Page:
(MUSLIMS, SCIENCE AND PHILOSOPHY – continued)
The tomb of Omar Khayyám in Neishapur, Iran
Omar Khayyam was a Persian born 150 years later than Avicenna and is known today mainly for his poem the Rubaiyat. He was, moreover, like other exceptionally bright Persian intellectuals of the Middle Ages, including Avicenna, a student of a broad range of subjects. He was a mathematician, philosopher, astronomer, physician, and he wrote treatises on mechanics, geography and music.
A few lines of his poetry read:
Come, fill the cup, and in the fire of spring
Your winter-garment of repentance fling:
The bird of time has but a little way
To flutter-and the bird is on the wing.
The above is a translation by Edward FitzGerald (1809–83). Fitzgerald took liberties in his translations, as artists do. Persian exists for comparison, and the question remains as to whether FitzGerald distorted Khayyam's core sentiments.
Khayyam as translated by FitzGerald was a dissident. Dissidents were often the exceptional people – as Avicenna and others were who investigated the broad range of realities as did Khayyam. Here is part of a poem that expresses the sentiment required to be a revolutionary:
Ah, Love! could you and I with Him conspire
To grasp this sorry scheme of things entire,
Would not we shatter it to bits, and then
Remold it nearer to the heart's desire!
In writing, Khayyam described himself as an atheist, but atheists often protected themselves by speaking of God, and Khayyam used "God" for purposes, as in
Enjoy wine and women and don't be afraid, God has compassion.
Khayyam has been described as performing pilgrimages from fear rather than piety. He has been described as having to explain his views to his simpler brothers, the local Islamic thought police. If Khayyam did believe in God, his view of God's nature has been described as uncommon.
Khayyam's dissent has been described in his heliocentric view of the universe – a couple of centuries before the Italian monk Copernicus – a dissent Khayyam is reported to have demonstrated to the respected scholar Imam Ghazali.
Focusing on mathematics, Khayyan wrote a theory of parallels. He wrote on geometric algebra, math's binomial theory and extraction of roots. He is described as having asked about the nature of mathematical order. But mathematics is about abstract relationships. Four is an abstraction for four whatevers. And whatever was done to one side of an equation had to be done to the other side. Philosophically there was nothing add. There was only the negative: a dismissal of mysticism's inventions of number relationships.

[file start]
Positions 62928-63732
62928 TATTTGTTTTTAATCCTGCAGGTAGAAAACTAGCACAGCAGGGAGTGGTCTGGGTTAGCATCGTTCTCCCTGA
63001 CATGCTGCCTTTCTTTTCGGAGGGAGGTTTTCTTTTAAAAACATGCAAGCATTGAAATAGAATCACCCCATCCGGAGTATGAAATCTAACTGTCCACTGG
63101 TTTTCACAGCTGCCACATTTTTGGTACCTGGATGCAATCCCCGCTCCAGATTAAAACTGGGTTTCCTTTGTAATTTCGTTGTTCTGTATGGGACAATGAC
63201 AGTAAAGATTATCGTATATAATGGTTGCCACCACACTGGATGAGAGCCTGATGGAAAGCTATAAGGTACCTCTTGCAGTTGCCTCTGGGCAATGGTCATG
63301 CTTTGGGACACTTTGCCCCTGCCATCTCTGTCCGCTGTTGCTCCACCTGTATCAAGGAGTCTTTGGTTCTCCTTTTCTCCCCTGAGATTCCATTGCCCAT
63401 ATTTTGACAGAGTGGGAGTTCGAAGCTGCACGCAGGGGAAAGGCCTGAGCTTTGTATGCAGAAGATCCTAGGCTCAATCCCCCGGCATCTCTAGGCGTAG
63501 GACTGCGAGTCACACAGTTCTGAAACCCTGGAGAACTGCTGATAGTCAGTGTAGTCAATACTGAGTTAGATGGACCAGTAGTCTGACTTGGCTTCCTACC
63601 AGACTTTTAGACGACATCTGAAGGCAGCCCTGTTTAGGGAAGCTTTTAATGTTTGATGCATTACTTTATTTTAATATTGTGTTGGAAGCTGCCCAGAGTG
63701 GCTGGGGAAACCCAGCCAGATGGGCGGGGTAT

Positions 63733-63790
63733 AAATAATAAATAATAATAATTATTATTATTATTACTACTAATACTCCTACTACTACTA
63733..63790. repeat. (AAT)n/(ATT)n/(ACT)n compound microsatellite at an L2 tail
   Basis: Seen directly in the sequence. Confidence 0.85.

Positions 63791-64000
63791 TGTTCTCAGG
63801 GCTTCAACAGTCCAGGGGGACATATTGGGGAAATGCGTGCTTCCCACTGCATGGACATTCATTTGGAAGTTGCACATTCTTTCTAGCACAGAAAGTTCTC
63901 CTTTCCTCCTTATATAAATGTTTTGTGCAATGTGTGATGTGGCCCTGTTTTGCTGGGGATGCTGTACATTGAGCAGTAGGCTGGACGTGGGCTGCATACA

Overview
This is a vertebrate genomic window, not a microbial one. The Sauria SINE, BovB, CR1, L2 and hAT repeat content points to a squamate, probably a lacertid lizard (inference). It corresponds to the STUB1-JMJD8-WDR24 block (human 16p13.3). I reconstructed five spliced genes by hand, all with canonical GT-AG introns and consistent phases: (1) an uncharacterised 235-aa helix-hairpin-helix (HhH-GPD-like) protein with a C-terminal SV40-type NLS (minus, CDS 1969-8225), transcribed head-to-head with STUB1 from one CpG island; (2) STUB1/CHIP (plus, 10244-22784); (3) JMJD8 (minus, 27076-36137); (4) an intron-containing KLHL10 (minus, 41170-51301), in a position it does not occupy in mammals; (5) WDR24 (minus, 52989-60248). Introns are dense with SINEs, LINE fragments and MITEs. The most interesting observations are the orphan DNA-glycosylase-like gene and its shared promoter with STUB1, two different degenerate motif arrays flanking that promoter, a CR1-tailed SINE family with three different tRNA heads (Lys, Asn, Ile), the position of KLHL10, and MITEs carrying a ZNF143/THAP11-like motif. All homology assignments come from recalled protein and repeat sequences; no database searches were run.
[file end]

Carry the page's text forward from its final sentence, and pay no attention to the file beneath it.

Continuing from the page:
Khayyam went deeper than whatever = whatever in disparaging his own participation in what passed for learnedness in his time, which he expressed as follows:
Why, all the Saints and Sages who discuss'd
Of the Two Worlds so learnedly, are thrust
Like foolish Prophets forth; their Words to Scorn
Are scatter'd, and their mouths are stopt with Dust.
Oh, come with old Khayyam, and leave the Wise
To talk; one thing is certain, that Life flies;
One thing is certain, and the Rest is Lies;
The Flower that once has bloomed for ever dies.
Myself when young did eagerly frequent
Doctor and Saint, and heard great Argument
About it and about: but evermore
Came out of the same Door as in I went.
With the the Seed of Wisdom did I sow,
And with my own hand labour'd it to grow:
And this was all the Harvest that I reap'd
"I came like Water, and like Wind I go."
Into this Universe, and why not knowing,
Nor whence, like Water willy-nilly flowing:
And out of it, as Wind along the Waste,
I know not whither, willy-nilly blowing.
The Moving Finger writes; and, having writ,
Moves on: nor all thy Piety nor Wit
Shall lure it back to cancel half a Line,
Nor all thy Tears wash out a Word of it.
And that inverted Bowl we call The Sky,
Whereunder crawling coop't we live and die,
Lift not thy hands to It for help – for It
Rolls impotently on as Thou or I.
Copyright © 2009-2013 by Frank E. Smitha. All rights reserved.